Project Status

Project Type:  Rainwater Catchment

Regional Program: Western Kenya WaSH Program

Impact: 479 Served

Project Phase:  In Service - Jul 2018

Functionality Status:  Functional

Last Checkup: 04/09/2024

Project Features

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Community Profile

Rabuor Primary School is located in Rabuor Village of Siaya County, Kenya. It has a total student enrollment of 464, most of which are from very poor farming families who barely earn enough to get by. The school employs 12 teachers and three support staff, who are parental figures to these young children.

The school has a unique landscape dotted with jagged clusters of igneous rocks; a resource that the school has benefitted from every time they tackle a construction project. Students also enjoy playing on or basking on these rocks during break times. The community members of Rabuor practice subsistence farming; growing an assortment of maize, beans and yams on their small plots.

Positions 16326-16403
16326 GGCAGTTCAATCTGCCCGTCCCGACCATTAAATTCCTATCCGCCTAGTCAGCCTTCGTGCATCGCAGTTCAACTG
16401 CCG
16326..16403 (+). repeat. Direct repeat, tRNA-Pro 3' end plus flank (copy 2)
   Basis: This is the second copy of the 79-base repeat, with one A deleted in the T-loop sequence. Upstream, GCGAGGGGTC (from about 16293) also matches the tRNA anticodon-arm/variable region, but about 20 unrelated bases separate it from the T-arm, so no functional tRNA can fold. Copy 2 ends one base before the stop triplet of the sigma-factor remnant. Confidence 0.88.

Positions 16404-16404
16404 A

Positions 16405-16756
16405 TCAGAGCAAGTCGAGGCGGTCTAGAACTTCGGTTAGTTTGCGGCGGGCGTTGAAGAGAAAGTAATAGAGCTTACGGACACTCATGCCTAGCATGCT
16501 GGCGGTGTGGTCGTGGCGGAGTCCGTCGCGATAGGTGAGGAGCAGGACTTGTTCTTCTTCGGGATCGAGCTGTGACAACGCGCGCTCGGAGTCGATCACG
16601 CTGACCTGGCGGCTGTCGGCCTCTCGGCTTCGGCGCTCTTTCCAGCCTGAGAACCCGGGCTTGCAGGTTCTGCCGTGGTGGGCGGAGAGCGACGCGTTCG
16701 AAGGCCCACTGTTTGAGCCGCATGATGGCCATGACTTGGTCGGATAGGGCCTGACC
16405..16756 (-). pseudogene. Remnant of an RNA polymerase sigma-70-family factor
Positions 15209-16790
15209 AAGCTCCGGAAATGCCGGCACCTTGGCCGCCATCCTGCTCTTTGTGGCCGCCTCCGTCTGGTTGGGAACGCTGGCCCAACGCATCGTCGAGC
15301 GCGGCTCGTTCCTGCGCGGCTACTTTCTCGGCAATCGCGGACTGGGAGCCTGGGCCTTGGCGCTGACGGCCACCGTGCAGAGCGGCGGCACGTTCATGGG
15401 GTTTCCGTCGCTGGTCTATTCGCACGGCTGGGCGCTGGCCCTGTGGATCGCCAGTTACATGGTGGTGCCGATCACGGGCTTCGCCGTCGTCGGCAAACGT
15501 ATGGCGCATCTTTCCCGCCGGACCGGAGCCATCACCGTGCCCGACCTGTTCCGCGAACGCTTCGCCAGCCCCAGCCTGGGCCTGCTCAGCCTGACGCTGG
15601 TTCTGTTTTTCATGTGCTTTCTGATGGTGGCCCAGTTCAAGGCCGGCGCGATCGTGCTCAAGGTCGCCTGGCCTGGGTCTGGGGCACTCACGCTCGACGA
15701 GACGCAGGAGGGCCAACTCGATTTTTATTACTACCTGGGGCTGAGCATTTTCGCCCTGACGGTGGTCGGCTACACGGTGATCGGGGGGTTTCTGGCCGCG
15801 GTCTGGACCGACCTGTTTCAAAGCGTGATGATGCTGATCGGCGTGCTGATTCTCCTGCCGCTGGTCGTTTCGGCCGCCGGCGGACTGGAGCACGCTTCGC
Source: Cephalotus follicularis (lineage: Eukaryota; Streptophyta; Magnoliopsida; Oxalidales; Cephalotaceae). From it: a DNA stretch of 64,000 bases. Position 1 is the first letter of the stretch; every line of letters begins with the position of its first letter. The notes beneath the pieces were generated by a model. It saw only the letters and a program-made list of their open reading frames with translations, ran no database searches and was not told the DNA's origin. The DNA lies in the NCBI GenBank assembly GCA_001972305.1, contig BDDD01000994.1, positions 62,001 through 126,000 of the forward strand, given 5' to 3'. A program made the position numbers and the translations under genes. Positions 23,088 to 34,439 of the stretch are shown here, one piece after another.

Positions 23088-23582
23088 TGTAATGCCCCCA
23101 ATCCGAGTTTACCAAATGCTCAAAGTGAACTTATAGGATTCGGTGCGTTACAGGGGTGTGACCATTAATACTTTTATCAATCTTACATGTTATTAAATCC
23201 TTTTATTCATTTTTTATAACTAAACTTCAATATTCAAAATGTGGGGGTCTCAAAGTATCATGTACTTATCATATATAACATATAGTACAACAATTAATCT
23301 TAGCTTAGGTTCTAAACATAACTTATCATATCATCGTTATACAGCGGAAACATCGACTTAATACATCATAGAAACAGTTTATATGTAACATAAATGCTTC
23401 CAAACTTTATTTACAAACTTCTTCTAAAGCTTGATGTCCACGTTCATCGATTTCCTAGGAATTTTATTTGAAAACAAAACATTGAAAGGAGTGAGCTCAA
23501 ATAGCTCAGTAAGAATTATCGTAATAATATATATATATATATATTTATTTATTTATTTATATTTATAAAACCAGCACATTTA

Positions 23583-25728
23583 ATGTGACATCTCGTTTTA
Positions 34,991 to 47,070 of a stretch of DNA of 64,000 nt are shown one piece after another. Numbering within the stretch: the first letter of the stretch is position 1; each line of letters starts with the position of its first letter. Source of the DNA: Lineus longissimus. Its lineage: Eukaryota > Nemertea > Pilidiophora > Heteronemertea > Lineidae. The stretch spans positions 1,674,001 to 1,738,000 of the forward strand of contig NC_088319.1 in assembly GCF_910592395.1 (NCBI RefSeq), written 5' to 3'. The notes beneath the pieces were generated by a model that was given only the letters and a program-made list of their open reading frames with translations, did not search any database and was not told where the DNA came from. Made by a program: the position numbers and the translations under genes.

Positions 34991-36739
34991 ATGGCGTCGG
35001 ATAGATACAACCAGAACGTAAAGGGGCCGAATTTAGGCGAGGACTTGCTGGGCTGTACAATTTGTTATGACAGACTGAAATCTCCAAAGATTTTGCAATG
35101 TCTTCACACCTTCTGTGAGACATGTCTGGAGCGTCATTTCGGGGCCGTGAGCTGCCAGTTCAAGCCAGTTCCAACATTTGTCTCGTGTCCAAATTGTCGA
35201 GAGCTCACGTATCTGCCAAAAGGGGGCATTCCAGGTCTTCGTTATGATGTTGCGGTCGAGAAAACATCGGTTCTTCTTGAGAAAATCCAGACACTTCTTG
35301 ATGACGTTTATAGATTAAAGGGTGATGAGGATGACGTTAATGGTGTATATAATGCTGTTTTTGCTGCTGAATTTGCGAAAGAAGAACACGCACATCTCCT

Academics should be the focus of any normal day at school, but there are many interruptions throughout. At some points, pupils have to be sent our of the school to find water that will be used to prepare lunch. This is especially common during the driest months of the year, when the small plastic tank the school has doesn't get rain on a daily basis.

There is a hand-dug well in the neighboring community, but even that source dries up during the hottest time of the year, and it was dry at the time of this visit. At this well, students would tie their buckets to a rope and lower them down the hatch to pull up water. When students can't access this well, they walk even farther to a spring. When springs dry up, things get even worse. The school is especially hard-hit because of their lack of water storage facilities; they're not able to prepare for the dry times.